If you are an inexperienced horse owner, there are some basic principles that you should teach your horse from the onset, which will make yours and the horse’s life easier. It is no different to teaching a dog or cat some ground rules in terms of behaviour – ‘a what to do and what not to do’ situation! Happiness and safety are paramount when owning an animal such as a horse – like most other pets, they will impose their will on you if you don’t take control in the early stages, but we are talking about a much bigger and weightier animal to deal with.
No matter what part of your horse you touch, whether tail, ears etc. or underbelly, your horse should allow you to do so willingly, without pulling away or treading on your feet. Your horse by nature will have a lot of sensitive spots, but at some stage they may be injured or need more intensive grooming, so they must be ready to let you do this without too much reaction.
Farriers will visit approximately every two months to keep up with hoof care, so you should be able to teach your horse to stand patiently and let this happen.
When you turn your horse out for the day, there is nothing worse than them totally ignoring your call or running off as soon as you approach them, particularly if you are bringing them into stable for the night and you are beginning to freeze to death out in the cold. Equally so if a vet or farrier has turned up for an appointment and they charge by the hour you could be in for an unexpectedly large bill!
Your horse should always walk quietly and peacefully in hand, preferably beside you or even just slightly behind, but still aware of where you are. You should never allow them to push into you or try to drag you in another direction, they must follow your lead and walk willingly. If you allow them to get away with this action, you are setting yourself up for a lot of trouble. Any instructions from you should be immediately carried out without resistance.
Another important factor of ground etiquette from your horse is the command you give them to ‘wait’, which must be done firmly and without indecision. You may use a different word, whichever one suits you. They should obey this unfailingly, as a horse that won’t wait, could put you in a dangerous position (let alone others around you). Never allow them to take the lead through a gate or other entry point such as a stable door, particularly when you are trying to get feed ready. Patience will indeed be a virtue, and you will not end up pinned against a stable wall while your horse digs into breakfast!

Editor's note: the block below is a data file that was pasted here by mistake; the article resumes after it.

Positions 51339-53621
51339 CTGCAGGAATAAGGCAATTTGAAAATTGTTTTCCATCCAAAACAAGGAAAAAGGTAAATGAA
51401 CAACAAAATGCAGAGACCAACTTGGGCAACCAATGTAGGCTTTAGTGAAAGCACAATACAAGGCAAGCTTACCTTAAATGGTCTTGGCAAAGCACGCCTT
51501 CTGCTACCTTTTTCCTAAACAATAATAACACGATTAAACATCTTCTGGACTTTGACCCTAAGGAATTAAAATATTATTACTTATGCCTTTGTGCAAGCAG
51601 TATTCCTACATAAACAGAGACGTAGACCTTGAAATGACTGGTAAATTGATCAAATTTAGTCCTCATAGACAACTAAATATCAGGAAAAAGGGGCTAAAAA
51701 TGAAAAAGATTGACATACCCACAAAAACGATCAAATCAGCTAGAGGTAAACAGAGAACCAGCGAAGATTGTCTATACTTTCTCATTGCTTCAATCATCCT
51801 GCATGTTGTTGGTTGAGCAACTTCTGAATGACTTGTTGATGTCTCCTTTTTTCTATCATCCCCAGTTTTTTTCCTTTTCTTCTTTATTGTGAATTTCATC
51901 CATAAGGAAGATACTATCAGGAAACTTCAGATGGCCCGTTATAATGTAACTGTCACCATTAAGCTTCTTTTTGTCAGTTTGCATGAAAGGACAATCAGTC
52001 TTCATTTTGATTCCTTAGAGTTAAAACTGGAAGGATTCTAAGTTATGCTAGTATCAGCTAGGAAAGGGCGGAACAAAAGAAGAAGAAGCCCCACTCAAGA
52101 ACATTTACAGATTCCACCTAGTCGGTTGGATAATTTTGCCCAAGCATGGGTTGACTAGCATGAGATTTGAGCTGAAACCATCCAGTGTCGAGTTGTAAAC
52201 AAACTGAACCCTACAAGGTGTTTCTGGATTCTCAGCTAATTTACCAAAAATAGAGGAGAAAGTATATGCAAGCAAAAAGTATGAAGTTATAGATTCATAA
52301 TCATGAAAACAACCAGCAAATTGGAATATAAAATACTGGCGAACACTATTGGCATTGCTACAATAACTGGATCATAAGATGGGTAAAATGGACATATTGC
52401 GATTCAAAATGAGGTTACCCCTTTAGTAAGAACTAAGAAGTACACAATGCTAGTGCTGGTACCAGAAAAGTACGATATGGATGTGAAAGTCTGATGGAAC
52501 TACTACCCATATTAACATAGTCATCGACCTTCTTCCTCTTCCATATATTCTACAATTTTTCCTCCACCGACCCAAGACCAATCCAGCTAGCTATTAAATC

This is probably the hardest of all to achieve, as your horse initially will hate any strange taste being put into his mouth, such as a wormer or other medicine that will taste foul. Gentle persistence will hopefully work as this is an important factor of caring for your horse and not having to call the vet out every time you need to administer medication (certainly hard on your pocket as well). Worming is an essential and regular treatment required to ensure that parasites are under control and your horse is happy and healthy.
As these are things you will do daily, you must teach your horse to learn patience when tied. This could be because you want to groom him, clean out the stable, or tack up ready for a ride. Your horse should wait happily tied up for you to finish your chores whether it’s a hitching post outside the local pub, on your trailer or outside you stable! No fussing and no trying to free himself – but they should be adequately watered for obvious reasons.
Even if you have no intention of competing with your horse or any other reason to leave your normal stabling, it is useful for your horse to learn to board either of these calmly and quietly. There could be instances where your horse is ill and needs veterinary treatment away from the stables, such as surgery. If your horse has been injured and needs hydrotherapy during recuperation, this could be another reason that you weren’t expecting. There are a multitude of emergencies where your horse may need to be transported out of his comfort zone, which could include fire or flooding at your stable block – you cannot leave your horse there as panic will occur and they will be likely to bolt, which is far worse and extremely dangerous to other people and cars around the roads.
Of course, if you decide for whatever reasons to sell your horse, it is important that they can be transported easily and safely. It is a sad enough occasion when selling which can be made worse by the reluctance of your pet to leave in a box or trailer, so don’t prolong the agony by taking a long time to load them.
By teaching your horse all these basic rules, you will be able to enjoy them far more, as opposed to worrying just what mischief they will be getting up to next. It is safer for you and for those around you.